Reseachers investigating whether dogs can detect coronavirus

Reseachers investigating whether dogs can detect coronavirus
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University of Pennsylvania researchers have enlisted eight Labrador retrievers to determine whether canines can sniff odors associated with COVID-19 in an attempt to identify potential carriers.

If the trials are successful, dogs could be used in airports, businesses or hospitals to detect even asymptomatic cases of the virus, according to The Washington Post

Cynthia Otto, director of the Working Dog Center at Penn's School of Veterinary Medicine and a leader for the project, told the newspaper that research indicates viruses do produce specific odors.


"We don't know that this will be the odor of the virus, per se, or the response to the virus, or a combination," said Otto. "But the dogs don't care what the odor is. … What they learn is that there's something different about this sample than there is about that sample."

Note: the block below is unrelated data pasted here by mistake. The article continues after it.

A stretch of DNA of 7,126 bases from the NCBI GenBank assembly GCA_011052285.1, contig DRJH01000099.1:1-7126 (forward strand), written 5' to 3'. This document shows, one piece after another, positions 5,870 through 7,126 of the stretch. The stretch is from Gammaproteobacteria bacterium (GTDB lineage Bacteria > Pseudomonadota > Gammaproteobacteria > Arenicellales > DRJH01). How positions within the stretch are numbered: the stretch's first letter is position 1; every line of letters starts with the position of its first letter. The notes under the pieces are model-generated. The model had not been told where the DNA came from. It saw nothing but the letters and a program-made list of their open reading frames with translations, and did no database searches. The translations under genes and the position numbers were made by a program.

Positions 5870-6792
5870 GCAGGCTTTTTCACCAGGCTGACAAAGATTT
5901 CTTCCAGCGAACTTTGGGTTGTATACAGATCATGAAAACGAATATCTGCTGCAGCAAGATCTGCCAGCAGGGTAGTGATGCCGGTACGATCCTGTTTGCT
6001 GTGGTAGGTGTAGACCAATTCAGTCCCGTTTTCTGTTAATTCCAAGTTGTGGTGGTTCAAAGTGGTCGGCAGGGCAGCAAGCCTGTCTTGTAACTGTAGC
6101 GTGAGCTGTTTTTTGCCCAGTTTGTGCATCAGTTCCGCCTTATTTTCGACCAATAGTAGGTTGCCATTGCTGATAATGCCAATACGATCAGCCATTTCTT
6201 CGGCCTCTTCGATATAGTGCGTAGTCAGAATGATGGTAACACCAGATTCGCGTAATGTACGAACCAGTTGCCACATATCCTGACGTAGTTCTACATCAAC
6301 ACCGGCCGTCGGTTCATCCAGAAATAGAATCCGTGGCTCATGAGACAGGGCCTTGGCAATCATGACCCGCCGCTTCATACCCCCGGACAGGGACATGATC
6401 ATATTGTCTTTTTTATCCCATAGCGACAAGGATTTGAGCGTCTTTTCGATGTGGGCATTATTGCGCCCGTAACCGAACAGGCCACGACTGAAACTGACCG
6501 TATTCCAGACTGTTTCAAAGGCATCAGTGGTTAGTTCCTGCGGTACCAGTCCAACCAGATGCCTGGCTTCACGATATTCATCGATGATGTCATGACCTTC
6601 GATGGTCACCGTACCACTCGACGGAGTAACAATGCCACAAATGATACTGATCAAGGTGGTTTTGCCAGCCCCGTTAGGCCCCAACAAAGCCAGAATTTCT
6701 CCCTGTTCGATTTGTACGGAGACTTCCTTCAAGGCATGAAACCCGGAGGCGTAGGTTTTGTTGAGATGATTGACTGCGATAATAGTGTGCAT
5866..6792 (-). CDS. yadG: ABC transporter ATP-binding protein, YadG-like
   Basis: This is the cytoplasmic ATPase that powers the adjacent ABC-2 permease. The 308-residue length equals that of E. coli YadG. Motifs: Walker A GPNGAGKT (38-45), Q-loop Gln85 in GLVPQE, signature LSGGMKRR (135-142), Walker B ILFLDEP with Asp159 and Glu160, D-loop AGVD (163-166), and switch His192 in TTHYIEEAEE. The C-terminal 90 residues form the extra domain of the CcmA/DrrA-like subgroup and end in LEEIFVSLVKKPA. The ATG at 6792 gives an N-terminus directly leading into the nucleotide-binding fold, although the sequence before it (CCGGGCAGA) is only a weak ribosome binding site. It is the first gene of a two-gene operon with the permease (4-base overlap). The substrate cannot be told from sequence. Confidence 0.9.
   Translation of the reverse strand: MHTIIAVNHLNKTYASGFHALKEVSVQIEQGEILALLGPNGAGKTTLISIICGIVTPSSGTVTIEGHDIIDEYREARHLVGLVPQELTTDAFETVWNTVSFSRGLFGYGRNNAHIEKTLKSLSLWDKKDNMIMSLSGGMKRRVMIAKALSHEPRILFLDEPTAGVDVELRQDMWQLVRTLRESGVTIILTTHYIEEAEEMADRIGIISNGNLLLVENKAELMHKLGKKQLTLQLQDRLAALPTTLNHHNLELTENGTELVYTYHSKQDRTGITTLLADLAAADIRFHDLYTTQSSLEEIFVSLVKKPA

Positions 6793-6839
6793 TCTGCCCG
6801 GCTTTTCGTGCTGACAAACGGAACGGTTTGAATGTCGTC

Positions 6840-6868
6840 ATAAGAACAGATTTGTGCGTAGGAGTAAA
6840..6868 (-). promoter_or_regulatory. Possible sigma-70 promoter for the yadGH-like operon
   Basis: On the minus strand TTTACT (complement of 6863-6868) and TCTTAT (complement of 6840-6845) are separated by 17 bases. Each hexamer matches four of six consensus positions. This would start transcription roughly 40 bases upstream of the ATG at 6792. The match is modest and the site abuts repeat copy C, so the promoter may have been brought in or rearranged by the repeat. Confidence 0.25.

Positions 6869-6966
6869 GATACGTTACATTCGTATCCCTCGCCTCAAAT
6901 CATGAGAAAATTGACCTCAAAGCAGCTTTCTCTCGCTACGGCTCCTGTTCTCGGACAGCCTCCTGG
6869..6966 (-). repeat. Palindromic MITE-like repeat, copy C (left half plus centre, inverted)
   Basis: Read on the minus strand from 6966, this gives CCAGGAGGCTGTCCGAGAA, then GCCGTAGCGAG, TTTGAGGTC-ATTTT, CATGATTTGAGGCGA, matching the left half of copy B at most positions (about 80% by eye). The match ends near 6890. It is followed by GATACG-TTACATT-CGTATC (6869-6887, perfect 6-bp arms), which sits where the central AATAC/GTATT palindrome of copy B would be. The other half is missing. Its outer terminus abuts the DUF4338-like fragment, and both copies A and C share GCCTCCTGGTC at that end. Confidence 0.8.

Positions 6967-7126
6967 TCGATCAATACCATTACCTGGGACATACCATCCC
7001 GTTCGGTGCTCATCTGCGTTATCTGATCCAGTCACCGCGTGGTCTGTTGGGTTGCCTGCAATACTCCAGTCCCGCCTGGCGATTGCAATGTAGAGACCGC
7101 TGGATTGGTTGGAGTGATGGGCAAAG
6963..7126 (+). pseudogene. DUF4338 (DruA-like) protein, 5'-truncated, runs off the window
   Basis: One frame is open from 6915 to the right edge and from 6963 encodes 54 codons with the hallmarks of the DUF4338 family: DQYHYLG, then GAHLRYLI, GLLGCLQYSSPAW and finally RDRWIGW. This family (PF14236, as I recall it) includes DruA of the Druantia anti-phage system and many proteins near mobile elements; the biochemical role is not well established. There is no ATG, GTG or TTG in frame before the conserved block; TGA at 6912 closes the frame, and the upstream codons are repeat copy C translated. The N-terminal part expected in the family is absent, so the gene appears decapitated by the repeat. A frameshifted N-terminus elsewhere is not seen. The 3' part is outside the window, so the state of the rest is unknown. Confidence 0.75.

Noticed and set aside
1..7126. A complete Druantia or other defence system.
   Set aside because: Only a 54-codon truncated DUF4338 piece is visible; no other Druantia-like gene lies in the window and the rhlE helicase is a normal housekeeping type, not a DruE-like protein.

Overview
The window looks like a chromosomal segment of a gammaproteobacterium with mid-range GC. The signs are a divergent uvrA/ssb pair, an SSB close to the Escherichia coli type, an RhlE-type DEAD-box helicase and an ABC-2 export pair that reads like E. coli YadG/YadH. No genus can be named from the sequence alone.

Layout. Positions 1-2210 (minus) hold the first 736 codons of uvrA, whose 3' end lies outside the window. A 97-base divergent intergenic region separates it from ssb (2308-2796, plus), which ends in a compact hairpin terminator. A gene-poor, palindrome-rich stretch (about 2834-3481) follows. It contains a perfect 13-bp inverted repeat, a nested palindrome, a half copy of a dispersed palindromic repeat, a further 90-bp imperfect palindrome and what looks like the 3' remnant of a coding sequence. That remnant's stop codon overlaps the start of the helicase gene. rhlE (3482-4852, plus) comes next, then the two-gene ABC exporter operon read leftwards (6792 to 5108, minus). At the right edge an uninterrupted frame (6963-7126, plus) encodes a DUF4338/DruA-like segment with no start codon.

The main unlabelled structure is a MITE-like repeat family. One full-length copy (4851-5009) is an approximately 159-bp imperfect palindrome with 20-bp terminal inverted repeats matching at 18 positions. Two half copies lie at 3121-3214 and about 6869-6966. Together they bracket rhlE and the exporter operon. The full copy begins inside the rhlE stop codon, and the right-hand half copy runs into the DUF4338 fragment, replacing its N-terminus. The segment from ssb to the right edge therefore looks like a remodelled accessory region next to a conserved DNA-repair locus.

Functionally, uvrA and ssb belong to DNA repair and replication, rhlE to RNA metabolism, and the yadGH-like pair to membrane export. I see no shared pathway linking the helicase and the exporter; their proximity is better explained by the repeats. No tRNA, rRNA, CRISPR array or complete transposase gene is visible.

Otto also said that the most challenging part of her research testing would be identifying the virus in actual humans, adding that the outcome could provide "a lot of opportunity" if it is successful.

The head of the disease control department at the London School of Hygiene & Tropical Medicine, where similar research is underway, said in a statement that virus-sniffing canines could be a "new diagnostic tool could revolutionize our response to COVID-19," according to the Post.

James Logan said that his research team is ready to start gathering COVID-19 samples "within a matter of weeks" and collaborate with the charity Medical Detection Dogs to commence training more canines.

He added that if the program yielded accurate results, dogs could potentially examine nearly 250 people per hour.

Research at the school has already shown that canines can detect malaria.

Aside from canine training to detect bombs, drugs, or other contraband items, dogs have been used in the past to sniff out ailments such as malaria.